Why Can Daily Tasks Feel Overwhelming?

I sometimes feel overwhelmed with all the things I must do for my health. As soon as I finish one task there is another one waiting to be completed. On any given day I must refill prescriptions, wash nebulizers, and call the doctor for one reason or another. There are exercises to be completed for my lung health and treatments that must be finished.

Moving from one task to another is sometimes hard for me. I get stuck in-between things on my to-do list. It could be because I have run out of energy, I am overwhelmed, or because I don’t know where to start. When this happens, I like to figure out why I’m getting stuck so I can help myself to the best of my ability.

Out of energy

Over the years I have learned to prioritize tasks based on how much energy they require. Have you ever heard of the spoon theory? In short, the spoon theory is a way to illustrate the energy limitations of living with a chronic illness.1

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I often use the spoon theory to determine how much energy I have and how much energy a task will take. For example, putting a load of laundry in the washing machine only takes one or two spoons. But folding clothes out of the dryer takes more.

If I figure out I am out of energy I give myself the permission to rest. It may sound odd to give yourself permission to do what your body needs. But sometimes it is necessary.

Feeling overwhelmed

Sometimes when I have more than one task to do, I can get overwhelmed. This can be for any reason, but it is one of my biggest struggles when I have a to-do list. I often get overwhelmed when I don’t understand something. For example, let’s say one of my tasks to do for the day is to make dinner.

Making dinner is something I enjoy doing for my family, but I don’t always have the spoons – or energy – required. I will often make a meal that is easy cook. But I like to try new recipes every now and then. Reading and understanding a new recipe can make me feel overwhelmed if it has a lot of details that I don’t understand or know how to do.

When I feel overwhelmed by a task I will often go talk to my husband. He is great at breaking things down into smaller, easier-to-achieve tasks. And that helps me feel less overwhelmed, which helps me to complete the goals I have set for myself.

Knowing where to start

Another reason I might feel overwhelmed with daily tasks is because I might not know where to start. This is more likely to happen when I have a lot of things to do that day. And it is even more likely to happen when I have lower levels of energy. This requires me to prioritize tasks and that can help me figure out where to start.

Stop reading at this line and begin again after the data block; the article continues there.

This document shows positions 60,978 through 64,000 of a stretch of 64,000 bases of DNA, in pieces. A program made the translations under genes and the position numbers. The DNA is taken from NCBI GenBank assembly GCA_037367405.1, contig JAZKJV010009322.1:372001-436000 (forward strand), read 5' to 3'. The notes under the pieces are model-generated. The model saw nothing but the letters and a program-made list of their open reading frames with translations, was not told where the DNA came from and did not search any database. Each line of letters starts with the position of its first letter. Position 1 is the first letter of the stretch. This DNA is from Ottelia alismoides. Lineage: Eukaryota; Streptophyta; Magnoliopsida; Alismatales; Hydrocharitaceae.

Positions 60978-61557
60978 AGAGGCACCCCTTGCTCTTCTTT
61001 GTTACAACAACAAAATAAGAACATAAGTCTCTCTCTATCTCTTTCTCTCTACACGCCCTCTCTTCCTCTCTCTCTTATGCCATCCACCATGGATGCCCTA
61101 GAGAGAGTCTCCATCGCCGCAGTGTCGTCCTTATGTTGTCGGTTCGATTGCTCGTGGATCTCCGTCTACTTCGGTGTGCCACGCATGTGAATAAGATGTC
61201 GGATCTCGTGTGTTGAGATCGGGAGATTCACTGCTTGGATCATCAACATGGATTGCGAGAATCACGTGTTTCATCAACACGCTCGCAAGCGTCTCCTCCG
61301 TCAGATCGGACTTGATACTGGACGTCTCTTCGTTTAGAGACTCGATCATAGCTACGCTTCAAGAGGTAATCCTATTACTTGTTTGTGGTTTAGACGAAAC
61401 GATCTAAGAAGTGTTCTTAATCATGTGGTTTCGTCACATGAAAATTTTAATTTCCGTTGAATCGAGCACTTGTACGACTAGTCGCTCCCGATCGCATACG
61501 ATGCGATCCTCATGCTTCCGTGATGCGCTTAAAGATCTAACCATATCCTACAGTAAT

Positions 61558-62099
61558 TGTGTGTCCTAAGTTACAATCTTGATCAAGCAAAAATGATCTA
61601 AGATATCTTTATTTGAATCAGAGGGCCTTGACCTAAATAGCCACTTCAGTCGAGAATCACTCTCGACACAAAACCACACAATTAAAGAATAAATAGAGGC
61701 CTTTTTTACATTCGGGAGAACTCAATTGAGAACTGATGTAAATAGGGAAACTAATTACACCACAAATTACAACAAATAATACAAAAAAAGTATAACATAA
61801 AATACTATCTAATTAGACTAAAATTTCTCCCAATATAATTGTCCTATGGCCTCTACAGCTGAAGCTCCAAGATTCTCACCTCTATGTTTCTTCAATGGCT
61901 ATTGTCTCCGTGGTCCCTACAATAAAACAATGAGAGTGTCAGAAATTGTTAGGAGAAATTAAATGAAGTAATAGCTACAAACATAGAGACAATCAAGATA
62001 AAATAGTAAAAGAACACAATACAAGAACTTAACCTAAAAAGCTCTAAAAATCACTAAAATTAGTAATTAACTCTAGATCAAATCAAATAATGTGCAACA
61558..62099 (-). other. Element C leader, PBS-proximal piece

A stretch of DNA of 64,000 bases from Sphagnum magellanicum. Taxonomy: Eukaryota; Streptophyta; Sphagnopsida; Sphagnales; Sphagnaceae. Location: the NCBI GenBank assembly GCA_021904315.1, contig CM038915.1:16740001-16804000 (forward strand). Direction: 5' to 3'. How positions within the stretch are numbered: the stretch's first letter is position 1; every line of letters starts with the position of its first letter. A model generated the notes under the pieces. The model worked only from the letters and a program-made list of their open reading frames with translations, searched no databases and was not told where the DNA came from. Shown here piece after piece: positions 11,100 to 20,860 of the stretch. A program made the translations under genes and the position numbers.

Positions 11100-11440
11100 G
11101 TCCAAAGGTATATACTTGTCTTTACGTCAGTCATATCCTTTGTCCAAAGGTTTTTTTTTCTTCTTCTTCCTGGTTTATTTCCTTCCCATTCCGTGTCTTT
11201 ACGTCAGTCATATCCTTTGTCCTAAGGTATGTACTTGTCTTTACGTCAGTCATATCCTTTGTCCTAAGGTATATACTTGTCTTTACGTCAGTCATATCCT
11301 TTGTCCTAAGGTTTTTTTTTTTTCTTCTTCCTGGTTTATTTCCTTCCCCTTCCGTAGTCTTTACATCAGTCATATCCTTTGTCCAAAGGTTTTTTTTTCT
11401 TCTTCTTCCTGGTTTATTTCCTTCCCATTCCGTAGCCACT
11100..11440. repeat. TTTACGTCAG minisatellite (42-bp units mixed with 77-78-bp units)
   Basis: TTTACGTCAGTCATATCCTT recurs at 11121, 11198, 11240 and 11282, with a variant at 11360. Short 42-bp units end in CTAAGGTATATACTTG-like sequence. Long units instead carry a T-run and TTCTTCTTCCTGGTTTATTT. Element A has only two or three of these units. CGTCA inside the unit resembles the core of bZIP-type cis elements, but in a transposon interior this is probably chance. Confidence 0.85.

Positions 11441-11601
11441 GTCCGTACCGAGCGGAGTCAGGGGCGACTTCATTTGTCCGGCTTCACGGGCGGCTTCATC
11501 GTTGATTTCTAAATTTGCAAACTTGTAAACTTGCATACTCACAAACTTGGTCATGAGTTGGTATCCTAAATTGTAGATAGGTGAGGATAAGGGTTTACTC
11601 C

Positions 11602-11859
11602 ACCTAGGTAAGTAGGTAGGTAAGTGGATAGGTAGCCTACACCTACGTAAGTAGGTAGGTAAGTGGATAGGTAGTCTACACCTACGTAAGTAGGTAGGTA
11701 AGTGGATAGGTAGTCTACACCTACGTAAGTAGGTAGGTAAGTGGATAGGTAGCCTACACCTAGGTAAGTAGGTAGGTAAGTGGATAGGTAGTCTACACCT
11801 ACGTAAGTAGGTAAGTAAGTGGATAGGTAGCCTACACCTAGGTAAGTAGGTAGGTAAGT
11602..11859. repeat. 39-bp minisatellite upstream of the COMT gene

Once I figure out my energy levels using the spoon theory, I will prioritize my tasks. When I prioritize tasks, I separate things I have to do versus things I want to do. For example, if I have a to-do list filled with laundry, cleaning, working, and cooking I will choose things that have to be done first. This may look like putting my to-do list aside on days I have doctor appointments because those require so much energy.

Having things that must be done is part of living life. There are always things that need to be completed. And living with cystic fibrosis (CF) means that we have additional tasks that healthy people don’t have to think about. I can often feel overwhelmed when I have a lot of things to do on a given day.

When I feel overwhelmed it is important to identify why I feel overwhelmed. I can take steps to lower my stress once I figure out what is causing me to feel overwhelmed. It is important to remember that not everything has to be completed all at once. Living with CF means I need to listen to my body and respect the energy I have each day. And respecting my body’s abilities is part of my to-do list.

Do you or your loved one find daily tasks overwhelming with CF? Share with us below!

This article represents the opinions, thoughts, and experiences of the author; none of this content has been paid for by any advertiser. The Cystic-Fibrosis.com team does not recommend or endorse any products or treatments discussed herein. Learn more about how we maintain editorial integrity here.

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